It's four years away, but Bill Jordan had every intention of buying his 4-year-old son a Red Ryder BB gun for his eighth birthday. But that gift wish may end soon if the Red Ryder goes from its unmistakable wood stock to a bright pink.
California Senate Bill 798 has made it over two hurdles — a Public Safety Committee vote in March and a vote last week by state senators — and now heads to the Assembly, where it will be scrutinized and argued.
The bill, if approved, would require all imitation guns to be painted a bright yellow, blue, pink or orange or made translucent.
The bill was proposed by state Sen. Kevin de Leon, D-Los Angeles, and inspired after a boy was shot in Los Angeles in December, after police mistook his BB gun for a deadly firearm.
While opinions in Sacramento differ, so do those locally. Supporters of SB 798 say it's a way of saving lives. Gun enthusiasts say the law goes too far.
"I had a Red Ryder when I was 8 years old and I want my son to have the same," said Jordan, as he left the Visalia Walmart where he'd looked for oil for his gun. "It's not right; it's not the way it's supposed to be. A gun is supposed to look like a gun."
Dwight Chaddock, vice president of the Southern Tulare County Sportsman's Association, says it's an attack on the National Rifle Association, the Second Amendment and those who lawfully own and use guns.
He has five children and several grandchildren. Each of his children had a BB gun by the time they were 7 or 8, he says. He's purchased a Red Ryder for all but two of his grandchildren.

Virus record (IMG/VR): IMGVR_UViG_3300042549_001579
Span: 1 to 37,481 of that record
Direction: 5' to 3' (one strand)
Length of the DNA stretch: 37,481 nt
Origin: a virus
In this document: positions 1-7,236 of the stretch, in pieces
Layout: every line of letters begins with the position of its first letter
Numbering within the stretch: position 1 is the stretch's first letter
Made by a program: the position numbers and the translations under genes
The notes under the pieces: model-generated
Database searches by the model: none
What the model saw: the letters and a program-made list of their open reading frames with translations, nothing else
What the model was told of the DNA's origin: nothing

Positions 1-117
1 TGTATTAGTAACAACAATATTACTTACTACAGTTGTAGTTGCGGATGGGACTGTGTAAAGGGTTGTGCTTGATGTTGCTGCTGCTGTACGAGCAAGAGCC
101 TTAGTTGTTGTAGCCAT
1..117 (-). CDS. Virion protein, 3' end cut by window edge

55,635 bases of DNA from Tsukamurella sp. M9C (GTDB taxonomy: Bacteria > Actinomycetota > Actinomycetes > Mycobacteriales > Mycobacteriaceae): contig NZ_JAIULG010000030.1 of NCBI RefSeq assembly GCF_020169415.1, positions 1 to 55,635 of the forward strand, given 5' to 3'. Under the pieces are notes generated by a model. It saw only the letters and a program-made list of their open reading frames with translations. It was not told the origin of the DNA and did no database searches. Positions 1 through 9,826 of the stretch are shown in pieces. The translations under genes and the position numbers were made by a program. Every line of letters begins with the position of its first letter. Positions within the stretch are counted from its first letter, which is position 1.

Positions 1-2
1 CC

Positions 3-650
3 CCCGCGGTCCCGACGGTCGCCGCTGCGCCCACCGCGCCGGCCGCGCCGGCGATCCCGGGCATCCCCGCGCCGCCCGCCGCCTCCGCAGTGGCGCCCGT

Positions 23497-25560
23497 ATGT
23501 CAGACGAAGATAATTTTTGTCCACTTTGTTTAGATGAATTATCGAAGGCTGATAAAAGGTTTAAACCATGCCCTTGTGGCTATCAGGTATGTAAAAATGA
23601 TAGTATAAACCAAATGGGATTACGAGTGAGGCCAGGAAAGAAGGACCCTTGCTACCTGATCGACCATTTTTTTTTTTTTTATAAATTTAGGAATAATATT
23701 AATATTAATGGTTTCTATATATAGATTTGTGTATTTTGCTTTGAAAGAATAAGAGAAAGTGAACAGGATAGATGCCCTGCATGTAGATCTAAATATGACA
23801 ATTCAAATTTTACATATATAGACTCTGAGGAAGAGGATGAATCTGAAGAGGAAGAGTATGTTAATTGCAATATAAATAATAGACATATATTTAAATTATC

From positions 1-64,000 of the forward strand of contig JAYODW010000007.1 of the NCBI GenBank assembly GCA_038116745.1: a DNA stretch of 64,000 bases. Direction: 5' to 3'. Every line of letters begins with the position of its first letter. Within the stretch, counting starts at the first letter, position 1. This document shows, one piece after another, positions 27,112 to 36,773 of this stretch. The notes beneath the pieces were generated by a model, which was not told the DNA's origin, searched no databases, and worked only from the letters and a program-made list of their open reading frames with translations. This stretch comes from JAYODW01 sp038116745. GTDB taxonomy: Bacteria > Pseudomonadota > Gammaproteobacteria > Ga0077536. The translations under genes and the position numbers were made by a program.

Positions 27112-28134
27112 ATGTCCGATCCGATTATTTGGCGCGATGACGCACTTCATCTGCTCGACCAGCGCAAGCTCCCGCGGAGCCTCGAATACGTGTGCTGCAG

"This is just another way bleeding-heart liberals are screwing up America," he said. "Guns aren't supposed to be bright orange. A bright-colored gun doesn't prepare kids for what a real gun will do."
Law enforcement says the bill may help them do their job better. Tulare police Sgt. Darron Altermatt says he's been confronted several times by a suspect holding a BB or pellet gun. He's had to make a quick decision whether the gun was real. He's always guessed right. But a bright pink or translucent gun would have made it easier, he said.
"Some of these airsoft guns look pretty realistic. It can be hard to tell," he said. "Anything to make things safer for law enforcement and the people on the street is a benefit."
Chaddock begs to differ.
"Anyone stupid enough to use a BB gun to hold up a store and then confront police deserves what he gets," he said. "I don't know if you get dumber."
Paul Garsta, who manages ACE Guns in Tulare, said he also agrees the bill is a good idea, but gun education is key to keeping people safe. He says BB guns, pellet guns and airsoft guns educate children.
"These kids learn that these guns, just like real guns, will penetrate flesh," he said. "They learn that if it can kill a bird, it can kill other things, and learn from that."
The law wouldn't change guns that were made or purchased before the law was passed.
Democracy is worth dying for, because it's the most deeply honorable form of government ever devised by man.-Ronald Reagan
5 years 29 weeks ago, 9:29 AM